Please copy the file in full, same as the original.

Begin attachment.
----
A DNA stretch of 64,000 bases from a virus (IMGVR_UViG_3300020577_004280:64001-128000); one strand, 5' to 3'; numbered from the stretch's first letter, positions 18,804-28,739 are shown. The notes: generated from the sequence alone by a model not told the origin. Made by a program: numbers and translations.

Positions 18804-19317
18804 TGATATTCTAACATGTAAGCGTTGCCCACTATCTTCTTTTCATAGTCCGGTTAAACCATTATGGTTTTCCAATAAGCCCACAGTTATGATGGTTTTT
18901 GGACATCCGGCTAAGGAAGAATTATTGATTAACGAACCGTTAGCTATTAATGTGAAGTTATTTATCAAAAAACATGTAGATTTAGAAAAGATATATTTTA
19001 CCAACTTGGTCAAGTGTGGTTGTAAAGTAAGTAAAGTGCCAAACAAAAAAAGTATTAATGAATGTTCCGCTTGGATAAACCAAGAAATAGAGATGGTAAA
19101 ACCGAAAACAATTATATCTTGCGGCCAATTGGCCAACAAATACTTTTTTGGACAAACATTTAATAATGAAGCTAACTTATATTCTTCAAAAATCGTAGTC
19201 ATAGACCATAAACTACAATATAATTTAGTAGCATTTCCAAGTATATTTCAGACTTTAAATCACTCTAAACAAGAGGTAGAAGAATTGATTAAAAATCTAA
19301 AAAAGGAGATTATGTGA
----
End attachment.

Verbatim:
A DNA stretch of 64,000 bases from a virus (IMGVR_UViG_3300020577_004280:64001-128000); one strand, 5' to 3'; numbered from the stretch's first letter, positions 18,804-28,739 are shown. The notes: generated from the sequence alone by a model not told the origin. Made by a program: numbers and translations.

Positions 18804-19317
18804 TGATATTCTAACATGTAAGCGTTGCCCACTATCTTCTTTTCATAGTCCGGTTAAACCATTATGGTTTTCCAATAAGCCCACAGTTATGATGGTTTTT
18901 GGACATCCGGCTAAGGAAGAATTATTGATTAACGAACCGTTAGCTATTAATGTGAAGTTATTTATCAAAAAACATGTAGATTTAGAAAAGATATATTTTA
19001 CCAACTTGGTCAAGTGTGGTTGTAAAGTAAGTAAAGTGCCAAACAAAAAAAGTATTAATGAATGTTCCGCTTGGATAAACCAAGAAATAGAGATGGTAAA
19101 ACCGAAAACAATTATATCTTGCGGCCAATTGGCCAACAAATACTTTTTTGGACAAACATTTAATAATGAAGCTAACTTATATTCTTCAAAAATCGTAGTC
19201 ATAGACCATAAACTACAATATAATTTAGTAGCATTTCCAAGTATATTTCAGACTTTAAATCACTCTAAACAAGAGGTAGAAGAATTGATTAAAAATCTAA
19301 AAAAGGAGATTATGTGA